Vietnam Visa FAQs - Visa Frequently Asked Questions
The answer is yes. However, you should aim to depart from Vietnam before your visa expires. Most visas have an expiration date that signifies the last day you're allowed to stay in the country legally. Overstaying your visa can lead to fines, penalties, and potential issues with future travel plans.
Immigration law violations, such as overstaying a visa for Vietnam, can have serious consequences. If you stay longer than 15 days in Vietnam, depending on the individual case and the circumstances of the overstay, the specific repercussions of a Vietnam visa overstay may vary but may include penalties and limits on travel to Vietnam. Additionally, the Vietnam Immigration Department may blacklist those who overstay their visa and subject them to forcible deportation. Even worse, you will never be able to come back to Vietnam again in the future.
Yes, you can sometimes purchase travel insurance after you have already started your trip to Vietnam, but for the maximum coverage, it's recommended that you buy it before you go.
Yes, travel insurance covers emergency medical evacuation from Vietnam. Nobody can predict the future; therefore, difficulties and hazards like missed flights, lost personal documents, illness, and accidents can happen anytime, especially while you're abroad. When buying Myanmar travel insurance, in addition to being covered for emergency medical evacuation, you will receive the following benefits:
The duration it takes to process a Vietnam eVisa can be influenced by a variety of factors, including the total number of applications received and the precision of the details furnished in the application.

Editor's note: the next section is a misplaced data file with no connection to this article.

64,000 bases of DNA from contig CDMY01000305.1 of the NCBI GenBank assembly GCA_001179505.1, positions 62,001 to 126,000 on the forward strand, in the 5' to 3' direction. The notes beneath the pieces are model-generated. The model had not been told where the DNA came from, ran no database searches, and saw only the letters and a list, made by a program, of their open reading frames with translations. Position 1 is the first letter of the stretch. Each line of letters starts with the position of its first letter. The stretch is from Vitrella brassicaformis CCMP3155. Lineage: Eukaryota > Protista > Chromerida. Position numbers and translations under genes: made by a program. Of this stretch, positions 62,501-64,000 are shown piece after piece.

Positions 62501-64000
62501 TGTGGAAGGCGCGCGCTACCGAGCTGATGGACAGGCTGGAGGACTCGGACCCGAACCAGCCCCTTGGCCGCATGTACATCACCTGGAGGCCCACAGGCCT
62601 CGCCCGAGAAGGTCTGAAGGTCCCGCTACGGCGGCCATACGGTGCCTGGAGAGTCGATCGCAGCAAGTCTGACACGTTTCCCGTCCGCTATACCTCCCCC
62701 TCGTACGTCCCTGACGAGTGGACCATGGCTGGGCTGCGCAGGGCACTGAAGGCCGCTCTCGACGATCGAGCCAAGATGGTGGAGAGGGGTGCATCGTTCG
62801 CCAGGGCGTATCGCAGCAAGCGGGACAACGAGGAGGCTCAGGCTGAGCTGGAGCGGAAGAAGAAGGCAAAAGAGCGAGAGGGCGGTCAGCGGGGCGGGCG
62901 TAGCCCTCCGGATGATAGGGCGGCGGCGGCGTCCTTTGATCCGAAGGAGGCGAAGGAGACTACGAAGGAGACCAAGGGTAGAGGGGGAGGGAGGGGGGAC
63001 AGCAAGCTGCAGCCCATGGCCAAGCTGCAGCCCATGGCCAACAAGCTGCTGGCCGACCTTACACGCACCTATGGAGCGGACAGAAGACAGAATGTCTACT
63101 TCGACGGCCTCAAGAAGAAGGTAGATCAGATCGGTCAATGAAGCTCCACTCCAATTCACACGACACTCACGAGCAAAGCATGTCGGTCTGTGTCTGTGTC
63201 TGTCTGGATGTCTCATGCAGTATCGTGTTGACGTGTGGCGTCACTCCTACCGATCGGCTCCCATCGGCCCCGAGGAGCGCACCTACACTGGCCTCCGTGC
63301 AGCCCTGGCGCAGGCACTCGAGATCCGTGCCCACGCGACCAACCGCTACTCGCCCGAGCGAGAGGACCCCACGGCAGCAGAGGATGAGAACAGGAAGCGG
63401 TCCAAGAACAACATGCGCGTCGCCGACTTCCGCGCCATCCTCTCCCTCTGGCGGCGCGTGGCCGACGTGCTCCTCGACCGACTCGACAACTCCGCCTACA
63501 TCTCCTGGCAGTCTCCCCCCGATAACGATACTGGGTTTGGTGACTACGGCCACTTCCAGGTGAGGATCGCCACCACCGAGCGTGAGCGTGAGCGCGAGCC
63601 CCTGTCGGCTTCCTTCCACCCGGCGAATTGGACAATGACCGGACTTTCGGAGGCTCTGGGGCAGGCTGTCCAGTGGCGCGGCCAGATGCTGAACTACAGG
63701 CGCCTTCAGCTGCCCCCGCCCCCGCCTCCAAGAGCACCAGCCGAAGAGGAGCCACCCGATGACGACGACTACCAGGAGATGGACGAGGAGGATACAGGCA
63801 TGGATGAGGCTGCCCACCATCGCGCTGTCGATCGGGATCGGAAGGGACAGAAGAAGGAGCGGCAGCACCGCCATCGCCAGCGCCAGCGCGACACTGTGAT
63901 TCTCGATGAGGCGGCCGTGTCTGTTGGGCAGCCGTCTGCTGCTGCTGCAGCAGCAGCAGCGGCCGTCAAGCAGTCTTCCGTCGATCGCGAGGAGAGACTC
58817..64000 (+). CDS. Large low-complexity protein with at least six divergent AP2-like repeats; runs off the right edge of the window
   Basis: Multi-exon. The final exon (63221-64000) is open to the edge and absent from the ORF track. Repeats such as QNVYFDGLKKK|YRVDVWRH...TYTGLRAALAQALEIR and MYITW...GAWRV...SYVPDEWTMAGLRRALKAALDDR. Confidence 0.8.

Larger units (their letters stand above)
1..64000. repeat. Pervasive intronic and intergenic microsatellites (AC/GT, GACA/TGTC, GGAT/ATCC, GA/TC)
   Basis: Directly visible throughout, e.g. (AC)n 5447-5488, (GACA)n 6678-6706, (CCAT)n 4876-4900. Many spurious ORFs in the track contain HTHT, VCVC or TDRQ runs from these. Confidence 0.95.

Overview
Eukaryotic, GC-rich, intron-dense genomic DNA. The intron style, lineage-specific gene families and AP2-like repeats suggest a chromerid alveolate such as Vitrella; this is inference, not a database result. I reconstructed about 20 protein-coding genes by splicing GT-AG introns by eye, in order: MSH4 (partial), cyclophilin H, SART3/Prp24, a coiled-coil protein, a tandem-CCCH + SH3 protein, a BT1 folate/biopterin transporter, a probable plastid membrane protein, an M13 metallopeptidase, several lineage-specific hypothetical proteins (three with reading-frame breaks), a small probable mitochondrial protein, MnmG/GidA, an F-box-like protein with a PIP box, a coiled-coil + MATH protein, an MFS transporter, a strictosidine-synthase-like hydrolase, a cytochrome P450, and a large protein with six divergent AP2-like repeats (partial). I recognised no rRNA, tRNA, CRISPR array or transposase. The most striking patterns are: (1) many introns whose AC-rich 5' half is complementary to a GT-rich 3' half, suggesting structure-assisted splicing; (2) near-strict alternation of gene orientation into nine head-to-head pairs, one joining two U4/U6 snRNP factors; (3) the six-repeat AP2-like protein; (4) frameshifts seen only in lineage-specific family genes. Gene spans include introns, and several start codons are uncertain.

To optimize your entry experience into Vietnam and mitigate the potential of entry denial, it's highly recommended to select the Vietnam eVisa over the visa-on-arrival option. Opting for the eVisa empowers you to identify and address any application concerns well in advance, ensuring a smoother journey.
The terms "Vietnam visa refused" and "visa rejected" are often used interchangeably and essentially convey the same meaning: that the visa application was not approved. However, let's delve into the nuances of these terms
When a Vietnam eVisa application encounters rejection, it signifies that there are issues directly within the application form. Common reasons for such rejections encompass mistakes, inaccuracies, or even an incorrect photograph. The reassuring aspect here is that these concerns are typically fixable, allowing applicants to amend the application with the necessary corrections.
If you have two passports and you're applying for a Vietnam visa, you will need to choose one passport to use for your visa application and subsequent entry into Vietnam. It's important to be consistent in using the same passport for both the application process and when entering the country. Using different passports for entry and exit can lead to confusion and potential visa issues.
Yes, travel insurance typically covers medical expenses in Vietnam. The insurance package covers necessary medical treatments and services you may require during your trip, including those incurred in Vietnam.